Thursday, September 8, 2011


In my day job as a professional writer, people hire me to write for them. Sometimes this is marketing copy and other times lengthy articles or reports. Regardless of what I'm writing, however, the objective is always to deliver what the client wants or what I perceive the marketplace to most readily react to.

That's where I failed in my first manuscript. I had a great story idea but my execution was all wrong. Business writing and fiction writing are not the same. In my first manuscript I wrote what I thought the marketplace wanted, what agents wanted and I wrote it in the way I thought the novel and characters should sound. I inserted overly poetic prose to demonstrate that I could write and I censored my characters to try to give them more mass appeal. I tried to write a marketable story instead of simply writing the story in my head.

In short, I wrote for other people instead of really writing my characters and I think this is where a lot of writers fall short. We try too hard to control the story; we over-think.

This time around I've sworn to let my characters go completely uncensored. I remind myself (since I'm writing YA) that I'm not an adult critiquing their behaviors but, rather, a conduit or observer to share what they're going through, saying, thinking. I don't try to change my friends; they come to me fully formed though also growing and adapting and that's how characters are too. Sure there's character development that writers have to do but I believe it should be more like a reality show: develop the premise and story arc along with the conflict and then throw your characters into situations and see what they'll do and what they'll say. See how they react off one another.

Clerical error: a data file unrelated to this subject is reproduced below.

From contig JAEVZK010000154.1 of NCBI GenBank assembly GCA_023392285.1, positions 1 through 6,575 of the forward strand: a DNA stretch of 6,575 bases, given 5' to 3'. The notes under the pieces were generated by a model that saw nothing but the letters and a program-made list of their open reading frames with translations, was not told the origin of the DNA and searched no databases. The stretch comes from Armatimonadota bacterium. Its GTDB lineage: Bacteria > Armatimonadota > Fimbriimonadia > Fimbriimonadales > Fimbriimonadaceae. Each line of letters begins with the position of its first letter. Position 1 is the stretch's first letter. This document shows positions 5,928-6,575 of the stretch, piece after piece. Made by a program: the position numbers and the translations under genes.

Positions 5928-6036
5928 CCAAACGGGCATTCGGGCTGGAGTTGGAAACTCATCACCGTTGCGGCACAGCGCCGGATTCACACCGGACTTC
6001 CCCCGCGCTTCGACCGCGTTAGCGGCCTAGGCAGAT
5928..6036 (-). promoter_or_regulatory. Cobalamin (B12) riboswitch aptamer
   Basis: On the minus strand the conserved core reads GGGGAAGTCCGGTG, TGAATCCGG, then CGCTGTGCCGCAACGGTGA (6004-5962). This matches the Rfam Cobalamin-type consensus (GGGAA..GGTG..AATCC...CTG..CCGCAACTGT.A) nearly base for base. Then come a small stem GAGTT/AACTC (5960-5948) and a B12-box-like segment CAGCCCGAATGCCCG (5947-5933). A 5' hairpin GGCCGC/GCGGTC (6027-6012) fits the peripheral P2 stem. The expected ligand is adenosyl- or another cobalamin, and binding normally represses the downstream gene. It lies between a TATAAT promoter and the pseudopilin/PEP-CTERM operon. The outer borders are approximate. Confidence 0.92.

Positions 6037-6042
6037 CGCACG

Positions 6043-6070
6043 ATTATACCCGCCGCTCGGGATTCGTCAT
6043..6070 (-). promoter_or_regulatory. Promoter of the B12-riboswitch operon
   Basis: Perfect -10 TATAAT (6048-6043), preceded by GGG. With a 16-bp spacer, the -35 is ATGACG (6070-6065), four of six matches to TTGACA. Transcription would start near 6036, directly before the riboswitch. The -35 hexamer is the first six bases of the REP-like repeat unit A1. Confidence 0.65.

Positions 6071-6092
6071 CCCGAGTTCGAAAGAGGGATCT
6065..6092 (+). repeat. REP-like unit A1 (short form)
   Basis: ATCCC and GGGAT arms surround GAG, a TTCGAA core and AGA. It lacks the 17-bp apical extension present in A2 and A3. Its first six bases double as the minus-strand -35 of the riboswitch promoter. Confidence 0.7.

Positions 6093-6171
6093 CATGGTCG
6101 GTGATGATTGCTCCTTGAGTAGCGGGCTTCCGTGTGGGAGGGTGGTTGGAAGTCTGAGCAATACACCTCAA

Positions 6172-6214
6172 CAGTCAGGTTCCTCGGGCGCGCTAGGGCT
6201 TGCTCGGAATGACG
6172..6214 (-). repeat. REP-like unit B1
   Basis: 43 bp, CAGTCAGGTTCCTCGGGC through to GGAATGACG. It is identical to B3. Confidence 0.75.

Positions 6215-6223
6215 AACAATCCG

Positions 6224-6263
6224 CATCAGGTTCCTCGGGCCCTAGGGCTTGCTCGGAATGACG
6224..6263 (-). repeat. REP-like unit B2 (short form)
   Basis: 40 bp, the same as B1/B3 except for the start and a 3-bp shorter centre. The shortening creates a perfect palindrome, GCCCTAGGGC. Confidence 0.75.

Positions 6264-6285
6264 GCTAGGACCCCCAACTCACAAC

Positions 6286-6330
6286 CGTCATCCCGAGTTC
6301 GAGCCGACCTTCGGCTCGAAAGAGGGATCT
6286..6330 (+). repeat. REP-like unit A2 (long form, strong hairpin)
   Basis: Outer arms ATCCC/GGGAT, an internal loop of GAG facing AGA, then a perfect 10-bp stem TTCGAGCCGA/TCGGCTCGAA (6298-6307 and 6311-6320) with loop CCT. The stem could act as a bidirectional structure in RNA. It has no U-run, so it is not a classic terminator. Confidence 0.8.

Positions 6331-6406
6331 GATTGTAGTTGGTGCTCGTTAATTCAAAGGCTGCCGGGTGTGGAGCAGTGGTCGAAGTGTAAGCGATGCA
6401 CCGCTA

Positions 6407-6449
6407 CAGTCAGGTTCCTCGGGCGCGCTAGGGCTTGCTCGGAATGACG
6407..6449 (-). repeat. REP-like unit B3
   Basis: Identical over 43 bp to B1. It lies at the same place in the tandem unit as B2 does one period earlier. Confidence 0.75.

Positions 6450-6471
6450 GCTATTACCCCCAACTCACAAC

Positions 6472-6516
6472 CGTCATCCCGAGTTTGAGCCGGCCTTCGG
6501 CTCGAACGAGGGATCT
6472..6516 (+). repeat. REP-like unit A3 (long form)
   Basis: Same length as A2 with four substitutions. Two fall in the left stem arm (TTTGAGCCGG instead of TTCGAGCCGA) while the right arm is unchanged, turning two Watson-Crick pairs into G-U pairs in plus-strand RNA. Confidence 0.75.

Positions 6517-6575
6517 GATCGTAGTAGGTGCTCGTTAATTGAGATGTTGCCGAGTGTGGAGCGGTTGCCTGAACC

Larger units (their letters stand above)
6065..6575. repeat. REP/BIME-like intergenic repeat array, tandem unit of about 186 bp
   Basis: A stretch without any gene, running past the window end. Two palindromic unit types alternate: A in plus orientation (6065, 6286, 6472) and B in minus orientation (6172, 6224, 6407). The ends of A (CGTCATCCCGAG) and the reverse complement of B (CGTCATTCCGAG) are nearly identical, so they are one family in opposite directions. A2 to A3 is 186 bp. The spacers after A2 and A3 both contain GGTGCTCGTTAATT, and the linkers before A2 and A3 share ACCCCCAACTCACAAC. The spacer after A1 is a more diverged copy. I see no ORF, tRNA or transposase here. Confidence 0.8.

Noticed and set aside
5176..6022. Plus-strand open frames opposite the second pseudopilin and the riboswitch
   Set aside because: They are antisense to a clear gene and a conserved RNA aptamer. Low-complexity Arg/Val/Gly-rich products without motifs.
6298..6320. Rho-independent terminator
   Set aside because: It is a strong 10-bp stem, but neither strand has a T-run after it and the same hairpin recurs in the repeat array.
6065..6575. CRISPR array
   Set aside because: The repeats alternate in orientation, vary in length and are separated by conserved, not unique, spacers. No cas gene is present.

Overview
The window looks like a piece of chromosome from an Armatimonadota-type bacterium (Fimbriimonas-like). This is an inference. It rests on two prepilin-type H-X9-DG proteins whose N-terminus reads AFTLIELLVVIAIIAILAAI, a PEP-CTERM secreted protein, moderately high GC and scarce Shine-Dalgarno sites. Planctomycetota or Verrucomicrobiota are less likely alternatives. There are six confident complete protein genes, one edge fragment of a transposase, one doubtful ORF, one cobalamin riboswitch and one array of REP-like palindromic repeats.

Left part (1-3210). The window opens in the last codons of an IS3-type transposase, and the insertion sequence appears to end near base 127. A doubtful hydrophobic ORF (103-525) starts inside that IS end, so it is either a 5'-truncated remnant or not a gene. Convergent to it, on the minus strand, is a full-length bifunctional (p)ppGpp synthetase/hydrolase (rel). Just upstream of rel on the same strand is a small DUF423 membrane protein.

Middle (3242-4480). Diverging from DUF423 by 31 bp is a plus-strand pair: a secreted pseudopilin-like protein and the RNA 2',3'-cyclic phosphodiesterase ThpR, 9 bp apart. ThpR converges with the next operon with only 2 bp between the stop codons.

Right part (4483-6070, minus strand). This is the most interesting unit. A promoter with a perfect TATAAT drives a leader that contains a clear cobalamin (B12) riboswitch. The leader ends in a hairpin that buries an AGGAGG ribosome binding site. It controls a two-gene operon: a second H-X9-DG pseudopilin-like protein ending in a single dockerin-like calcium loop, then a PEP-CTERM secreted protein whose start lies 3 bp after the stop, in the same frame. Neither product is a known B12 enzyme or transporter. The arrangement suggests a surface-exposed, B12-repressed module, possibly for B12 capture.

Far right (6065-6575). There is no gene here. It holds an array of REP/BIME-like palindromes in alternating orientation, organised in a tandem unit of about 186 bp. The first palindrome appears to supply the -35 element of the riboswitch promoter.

I've done this thus far in my current WIP and I believe the voice of my MC rings so much more true because of that.

What have you learned about writing along the way?

1 comment:

  1. That's really interesting. It's always helpful to hear what has or hasn't worked for other writers or what strategies they use. Thanks!